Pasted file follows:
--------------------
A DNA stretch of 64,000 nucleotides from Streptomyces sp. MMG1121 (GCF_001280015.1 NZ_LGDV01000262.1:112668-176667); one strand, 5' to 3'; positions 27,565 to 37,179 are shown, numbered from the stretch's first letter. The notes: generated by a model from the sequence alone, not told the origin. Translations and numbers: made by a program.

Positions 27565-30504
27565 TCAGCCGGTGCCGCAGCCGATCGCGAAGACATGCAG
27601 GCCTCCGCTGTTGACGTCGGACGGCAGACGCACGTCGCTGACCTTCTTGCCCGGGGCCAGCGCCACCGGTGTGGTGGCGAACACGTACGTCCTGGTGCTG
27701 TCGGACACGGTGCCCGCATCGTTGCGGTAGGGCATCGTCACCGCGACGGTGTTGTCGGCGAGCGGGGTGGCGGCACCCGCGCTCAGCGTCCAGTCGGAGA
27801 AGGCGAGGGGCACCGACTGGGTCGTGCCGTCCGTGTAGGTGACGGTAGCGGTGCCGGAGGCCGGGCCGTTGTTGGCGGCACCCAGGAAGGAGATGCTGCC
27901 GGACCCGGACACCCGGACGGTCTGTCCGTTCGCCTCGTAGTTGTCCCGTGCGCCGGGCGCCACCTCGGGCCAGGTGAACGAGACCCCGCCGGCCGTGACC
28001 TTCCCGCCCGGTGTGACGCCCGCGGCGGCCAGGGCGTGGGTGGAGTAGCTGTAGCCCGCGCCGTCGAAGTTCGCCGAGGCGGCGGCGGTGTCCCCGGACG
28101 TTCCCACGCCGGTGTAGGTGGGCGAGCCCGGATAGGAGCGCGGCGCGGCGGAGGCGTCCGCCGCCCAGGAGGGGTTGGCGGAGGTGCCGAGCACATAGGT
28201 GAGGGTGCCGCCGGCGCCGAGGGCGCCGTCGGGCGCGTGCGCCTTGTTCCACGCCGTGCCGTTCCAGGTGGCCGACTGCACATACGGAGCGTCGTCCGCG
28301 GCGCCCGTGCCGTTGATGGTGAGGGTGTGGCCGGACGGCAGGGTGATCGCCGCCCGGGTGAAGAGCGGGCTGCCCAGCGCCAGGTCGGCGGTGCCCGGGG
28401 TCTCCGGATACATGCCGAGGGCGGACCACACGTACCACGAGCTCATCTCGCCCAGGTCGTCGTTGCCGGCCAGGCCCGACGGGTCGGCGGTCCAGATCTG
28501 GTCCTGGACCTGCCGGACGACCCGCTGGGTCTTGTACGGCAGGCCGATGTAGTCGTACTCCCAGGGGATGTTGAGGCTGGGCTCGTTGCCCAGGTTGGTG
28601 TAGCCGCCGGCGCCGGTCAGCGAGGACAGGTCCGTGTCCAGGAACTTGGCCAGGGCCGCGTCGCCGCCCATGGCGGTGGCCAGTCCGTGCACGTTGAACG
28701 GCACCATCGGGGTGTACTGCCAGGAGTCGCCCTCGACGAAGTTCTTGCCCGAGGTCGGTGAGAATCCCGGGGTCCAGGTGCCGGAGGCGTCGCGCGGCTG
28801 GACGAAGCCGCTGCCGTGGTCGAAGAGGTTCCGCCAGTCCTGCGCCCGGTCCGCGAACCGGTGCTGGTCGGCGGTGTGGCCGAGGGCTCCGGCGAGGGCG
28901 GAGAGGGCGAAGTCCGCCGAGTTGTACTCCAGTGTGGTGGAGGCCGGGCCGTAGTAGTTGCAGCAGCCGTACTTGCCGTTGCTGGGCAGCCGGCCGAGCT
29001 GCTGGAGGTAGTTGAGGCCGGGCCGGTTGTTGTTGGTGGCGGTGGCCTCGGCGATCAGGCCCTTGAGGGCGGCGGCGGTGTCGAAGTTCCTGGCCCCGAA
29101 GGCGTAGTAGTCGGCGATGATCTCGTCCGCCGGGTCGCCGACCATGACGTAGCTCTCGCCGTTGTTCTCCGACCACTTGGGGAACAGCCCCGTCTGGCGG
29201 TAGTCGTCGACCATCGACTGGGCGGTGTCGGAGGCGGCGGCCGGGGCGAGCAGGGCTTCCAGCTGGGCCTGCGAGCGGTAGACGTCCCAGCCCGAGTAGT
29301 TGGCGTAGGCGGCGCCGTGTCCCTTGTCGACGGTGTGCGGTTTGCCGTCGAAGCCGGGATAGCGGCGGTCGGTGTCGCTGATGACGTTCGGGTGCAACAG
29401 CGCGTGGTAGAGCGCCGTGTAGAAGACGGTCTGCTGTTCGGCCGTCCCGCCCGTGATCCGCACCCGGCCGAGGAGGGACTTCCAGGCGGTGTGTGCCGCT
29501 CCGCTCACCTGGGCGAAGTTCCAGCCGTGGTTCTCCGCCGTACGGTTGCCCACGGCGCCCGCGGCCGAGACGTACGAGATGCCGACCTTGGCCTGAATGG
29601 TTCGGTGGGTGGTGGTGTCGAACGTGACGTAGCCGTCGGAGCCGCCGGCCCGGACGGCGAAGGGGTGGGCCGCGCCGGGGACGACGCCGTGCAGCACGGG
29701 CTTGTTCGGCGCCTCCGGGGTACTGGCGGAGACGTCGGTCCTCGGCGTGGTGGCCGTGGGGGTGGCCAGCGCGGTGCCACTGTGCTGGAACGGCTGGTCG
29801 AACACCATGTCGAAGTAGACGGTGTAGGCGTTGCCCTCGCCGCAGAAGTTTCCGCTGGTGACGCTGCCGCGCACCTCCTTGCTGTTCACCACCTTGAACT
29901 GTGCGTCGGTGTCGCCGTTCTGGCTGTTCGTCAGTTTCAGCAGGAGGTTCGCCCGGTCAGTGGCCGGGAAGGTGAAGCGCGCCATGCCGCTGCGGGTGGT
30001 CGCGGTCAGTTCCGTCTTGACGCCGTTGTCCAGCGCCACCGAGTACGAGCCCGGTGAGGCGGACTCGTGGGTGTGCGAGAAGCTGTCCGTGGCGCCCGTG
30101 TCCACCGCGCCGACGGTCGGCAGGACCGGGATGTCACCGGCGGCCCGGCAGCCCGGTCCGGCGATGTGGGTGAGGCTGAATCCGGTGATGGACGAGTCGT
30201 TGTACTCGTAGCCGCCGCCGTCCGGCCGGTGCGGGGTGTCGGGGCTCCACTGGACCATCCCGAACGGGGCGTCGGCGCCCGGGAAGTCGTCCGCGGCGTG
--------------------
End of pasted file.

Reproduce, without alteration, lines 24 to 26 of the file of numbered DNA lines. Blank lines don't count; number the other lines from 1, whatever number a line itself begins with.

29601 TTCGGTGGGTGGTGGTGTCGAACGTGACGTAGCCGTCGGAGCCGCCGGCCCGGACGGCGAAGGGGTGGGCCGCGCCGGGGACGACGCCGTGCAGCACGGG
29701 CTTGTTCGGCGCCTCCGGGGTACTGGCGGAGACGTCGGTCCTCGGCGTGGTGGCCGTGGGGGTGGCCAGCGCGGTGCCACTGTGCTGGAACGGCTGGTCG
29801 AACACCATGTCGAAGTAGACGGTGTAGGCGTTGCCCTCGCCGCAGAAGTTTCCGCTGGTGACGCTGCCGCGCACCTCCTTGCTGTTCACCACCTTGAACT